What Is Bitcoin?
Bitcoin is a form of digital currency, created and held electronically. No one controls it. Bitcoins aren’t printed, like dollars or euros – they’re produced by people, and increasingly businesses, running computers all around the world, using software that solves mathematical problems.
It’s the first example of a growing category of money known as cryptocurrency.
What makes it different from normal currencies?
Bitcoin can be used to buy things electronically. In that sense, it’s like conventional dollars, euros, or yen, which are also traded digitally.
However, bitcoin’s most important characteristic, and the thing that makes it different to conventional money, is that it is decentralized. No single institution controls the bitcoin network. This puts some people at ease, because it means that a large bank can’t control their money.
Who created it?
A software developer called Satoshi Nakamoto proposed bitcoin, which was an electronic payment system based on mathematical proof. The idea was to produce a currency independent of any central authority, transferable electronically, more or less instantly, with very low transaction fees.
Who prints it?
No one. This currency isn’t physically printed in the shadows by a central bank, unaccountable to the population, and making its own rules. Those banks can simply produce more money to cover the national debt, thus devaluing their currency.
Instead, bitcoin is created digitally, by a community of people that anyone can join. Bitcoins are ‘mined’, using computing power in a distributed network.
This network also processes transactions made with the virtual currency, effectively making bitcoin its own payment network.
So you can’t pump out unlimited bitcoins?
That’s right. The bitcoin protocol – the rules that make bitcoin work – say that only 21 million bitcoins can ever be created by miners. However, these coins can be divided into smaller parts (the smallest divisible amount is one hundred millionth of a bitcoin and is called a ‘Satoshi’, after the founder of bitcoin).
What is bitcoin based on?
Conventional currency has been based on gold or silver. Theoretically, you knew that if you handed over a dollar at the bank, you could get some gold back (although this didn’t actually work in practice). But bitcoin isn’t based on gold; it’s based on mathematics.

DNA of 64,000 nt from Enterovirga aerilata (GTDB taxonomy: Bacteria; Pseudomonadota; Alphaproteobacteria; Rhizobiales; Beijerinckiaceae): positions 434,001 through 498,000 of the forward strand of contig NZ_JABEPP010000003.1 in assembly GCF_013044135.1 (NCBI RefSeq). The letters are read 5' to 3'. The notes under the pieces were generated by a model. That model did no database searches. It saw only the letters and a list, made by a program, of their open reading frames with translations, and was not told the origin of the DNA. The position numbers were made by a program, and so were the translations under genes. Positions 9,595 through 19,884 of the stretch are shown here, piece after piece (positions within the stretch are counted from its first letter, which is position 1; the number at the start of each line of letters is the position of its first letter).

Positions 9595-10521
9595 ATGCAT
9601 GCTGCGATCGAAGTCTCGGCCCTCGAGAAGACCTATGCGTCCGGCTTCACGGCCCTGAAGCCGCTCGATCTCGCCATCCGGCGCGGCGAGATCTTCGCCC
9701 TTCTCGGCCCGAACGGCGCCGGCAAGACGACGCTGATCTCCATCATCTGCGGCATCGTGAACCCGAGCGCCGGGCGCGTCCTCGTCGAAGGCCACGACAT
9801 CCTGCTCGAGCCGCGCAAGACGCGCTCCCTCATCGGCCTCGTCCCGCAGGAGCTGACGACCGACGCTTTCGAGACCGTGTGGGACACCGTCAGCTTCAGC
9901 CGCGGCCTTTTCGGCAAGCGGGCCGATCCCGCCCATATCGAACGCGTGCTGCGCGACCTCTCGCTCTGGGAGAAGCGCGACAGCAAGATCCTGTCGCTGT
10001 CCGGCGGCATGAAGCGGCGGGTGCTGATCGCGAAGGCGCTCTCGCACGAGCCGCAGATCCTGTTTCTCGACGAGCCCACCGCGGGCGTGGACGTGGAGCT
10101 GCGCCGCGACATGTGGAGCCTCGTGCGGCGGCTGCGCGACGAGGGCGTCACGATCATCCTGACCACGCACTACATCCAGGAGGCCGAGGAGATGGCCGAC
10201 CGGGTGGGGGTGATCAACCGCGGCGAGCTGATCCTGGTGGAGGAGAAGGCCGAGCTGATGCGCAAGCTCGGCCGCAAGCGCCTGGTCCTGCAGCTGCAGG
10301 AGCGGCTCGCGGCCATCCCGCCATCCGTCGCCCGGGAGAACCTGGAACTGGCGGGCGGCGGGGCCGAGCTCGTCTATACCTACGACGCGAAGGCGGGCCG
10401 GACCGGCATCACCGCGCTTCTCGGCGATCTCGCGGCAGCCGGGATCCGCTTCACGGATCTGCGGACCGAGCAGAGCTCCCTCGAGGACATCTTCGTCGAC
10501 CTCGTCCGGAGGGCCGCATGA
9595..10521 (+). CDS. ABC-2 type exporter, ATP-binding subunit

Around the world, people are using software programs that follow a mathematical formula to produce bitcoins. The mathematical formula is freely available, so that anyone can check it.
The software is also open source, meaning that anyone can look at it to make sure that it does what it is supposed to.
What are its characteristics?
Bitcoin has several important features that set it apart from government-backed currencies.
1. It’s decentralized
The bitcoin network isn’t controlled by one central authority. Every machine that mines bitcoin and processes transactions makes up a part of the network, and the machines work together. That means that, in theory, one central authority can’t tinker with monetary policy and cause a meltdown – or simply decide to take people’s bitcoins away from them, as the Central European Bank decided to do in Cyprus in early 2013. And if some part of the network goes offline for some reason, the money keeps on flowing.
2. It’s easy to set up
Conventional banks make you jump through hoops simply to open a bank account. Setting up merchant accounts for payment is another Kafkaesque task, beset by bureaucracy. However, you can set up a bitcoin address in seconds, no questions asked, and with no fees payable.
3. It’s anonymous
Well, kind of. Users can hold multiple bitcoin addresses, and they aren’t linked to names, addresses, or other personally identifying information. However…
4. It’s completely transparent
…bitcoin stores details of every single transaction that ever happened in the network in a huge version of a general ledger, called the blockchain. The blockchain tells all.
If you have a publicly used bitcoin address, anyone can tell how many bitcoins are stored at that address. They just don’t know that it’s yours.
There are measures that people can take to make their activities more opaque on the bitcoin network, though, such as not using the same bitcoin addresses consistently, and not transferring lots of bitcoin to a single address.
5. Transaction fees are miniscule
Your bank may charge you a £10 fee for international transfers. Bitcoin doesn’t.
6. It’s fast